According to cardiologist Dr. William Davis, author of Wheat Belly and the Undoctored blog, your triglyceride level conveys important information. The optimal triglyceride level is 60 mg/dL or less.16  Triglycerides are a good marker of carbohydrate intake. High triglycerides of, say, 180 mg/dL, suggest that you are overconsuming carbohydrates. Triglycerides outside of the optimal range—say, at 90 mg/dL—indicate that you likely have undesirable visceral fat—a dangerous type of fat that wraps around vital organs, like the liver, pancreas and kidneys. A protruding belly and large waist are signs that you are storing visceral fat. Having higher triglycerides also means that you likely have an excess of small, low-density lipoprotein particles (caused by carbohydrate consumption) that can lead to heart attack and stroke.17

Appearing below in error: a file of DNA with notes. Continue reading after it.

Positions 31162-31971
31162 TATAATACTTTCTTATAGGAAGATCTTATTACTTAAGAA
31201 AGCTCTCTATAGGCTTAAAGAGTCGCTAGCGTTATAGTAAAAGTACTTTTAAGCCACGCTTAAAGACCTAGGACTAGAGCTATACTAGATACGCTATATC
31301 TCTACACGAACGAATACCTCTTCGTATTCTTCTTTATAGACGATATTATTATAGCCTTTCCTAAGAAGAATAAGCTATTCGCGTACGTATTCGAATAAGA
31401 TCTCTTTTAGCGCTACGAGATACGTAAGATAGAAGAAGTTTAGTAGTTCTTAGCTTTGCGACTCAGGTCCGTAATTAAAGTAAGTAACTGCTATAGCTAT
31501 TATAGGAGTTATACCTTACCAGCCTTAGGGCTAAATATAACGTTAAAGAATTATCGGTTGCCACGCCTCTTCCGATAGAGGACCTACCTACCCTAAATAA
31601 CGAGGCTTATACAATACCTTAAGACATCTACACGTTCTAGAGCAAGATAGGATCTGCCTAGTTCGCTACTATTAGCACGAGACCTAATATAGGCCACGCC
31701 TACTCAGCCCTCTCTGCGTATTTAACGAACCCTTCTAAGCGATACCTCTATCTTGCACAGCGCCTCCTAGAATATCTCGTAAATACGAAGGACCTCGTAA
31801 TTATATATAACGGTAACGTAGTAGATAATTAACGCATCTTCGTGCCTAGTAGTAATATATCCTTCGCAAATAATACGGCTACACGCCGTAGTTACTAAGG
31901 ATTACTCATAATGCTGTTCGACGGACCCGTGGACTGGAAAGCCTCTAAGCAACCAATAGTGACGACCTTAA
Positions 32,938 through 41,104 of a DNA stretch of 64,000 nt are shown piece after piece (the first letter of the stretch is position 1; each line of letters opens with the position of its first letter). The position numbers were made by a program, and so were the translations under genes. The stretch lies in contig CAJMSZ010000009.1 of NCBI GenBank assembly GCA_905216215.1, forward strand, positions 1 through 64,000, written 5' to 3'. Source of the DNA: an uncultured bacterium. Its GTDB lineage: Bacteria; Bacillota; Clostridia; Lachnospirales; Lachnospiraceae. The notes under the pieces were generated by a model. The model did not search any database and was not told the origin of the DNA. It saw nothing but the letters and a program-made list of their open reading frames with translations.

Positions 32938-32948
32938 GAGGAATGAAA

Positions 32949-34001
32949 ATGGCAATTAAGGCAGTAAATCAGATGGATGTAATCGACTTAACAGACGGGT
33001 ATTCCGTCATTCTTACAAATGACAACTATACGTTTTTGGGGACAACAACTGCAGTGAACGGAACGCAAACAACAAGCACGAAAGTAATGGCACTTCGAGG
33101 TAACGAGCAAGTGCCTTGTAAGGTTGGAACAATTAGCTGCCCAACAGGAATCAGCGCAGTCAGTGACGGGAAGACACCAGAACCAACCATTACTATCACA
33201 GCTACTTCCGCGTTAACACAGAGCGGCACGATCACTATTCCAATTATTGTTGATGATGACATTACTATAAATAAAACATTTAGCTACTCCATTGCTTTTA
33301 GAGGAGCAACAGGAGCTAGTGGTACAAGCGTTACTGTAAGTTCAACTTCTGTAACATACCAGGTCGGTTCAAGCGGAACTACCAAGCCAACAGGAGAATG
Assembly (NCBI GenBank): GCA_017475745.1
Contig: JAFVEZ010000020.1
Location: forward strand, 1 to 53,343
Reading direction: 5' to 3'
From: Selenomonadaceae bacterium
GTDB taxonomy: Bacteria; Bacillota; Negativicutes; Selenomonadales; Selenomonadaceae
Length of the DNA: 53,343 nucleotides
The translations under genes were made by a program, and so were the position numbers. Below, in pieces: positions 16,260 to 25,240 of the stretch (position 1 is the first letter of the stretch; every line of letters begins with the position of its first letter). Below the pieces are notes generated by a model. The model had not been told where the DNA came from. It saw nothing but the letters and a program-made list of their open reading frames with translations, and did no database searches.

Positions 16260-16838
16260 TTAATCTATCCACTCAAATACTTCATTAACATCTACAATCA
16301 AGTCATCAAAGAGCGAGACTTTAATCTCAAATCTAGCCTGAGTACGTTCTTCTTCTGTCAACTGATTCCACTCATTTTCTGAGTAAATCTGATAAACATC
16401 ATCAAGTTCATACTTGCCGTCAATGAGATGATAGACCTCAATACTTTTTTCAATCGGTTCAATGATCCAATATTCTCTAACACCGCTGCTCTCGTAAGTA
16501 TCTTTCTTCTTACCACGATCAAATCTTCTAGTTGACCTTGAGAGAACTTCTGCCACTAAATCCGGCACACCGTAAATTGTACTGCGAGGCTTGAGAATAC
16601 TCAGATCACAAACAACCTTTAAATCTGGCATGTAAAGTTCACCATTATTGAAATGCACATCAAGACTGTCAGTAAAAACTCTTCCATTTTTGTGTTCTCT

3.  Low HDL “good” cholesterol
Unfortunately, if you have high triglycerides, you will almost certainly have low HDL cholesterol. High density lipoprotein (HDL) is a class of lipoproteins that carry cholesterol in the blood. HDL cholesterol has been dubbed “good” cholesterol because it removes excess cholesterol from tissues, carrying it back to the liver for removal from the body. HDL can help prevent build-up of plaque—excess cholesterol deposits on the walls of your blood vessels—which can constrict blood flow, increasing heart attack risk.

Studies have shown that low HDL levels are linked to increased risk of heart disease. A study published in the Journal of the American College of Cardiology found that, among 2,193 men and women with heart disease, those who had low levels of HDL cholesterol continued to experience significant cardiovascular risk—despite optimal medical therapy that included aggressive lifestyle modifications and statin treatment.18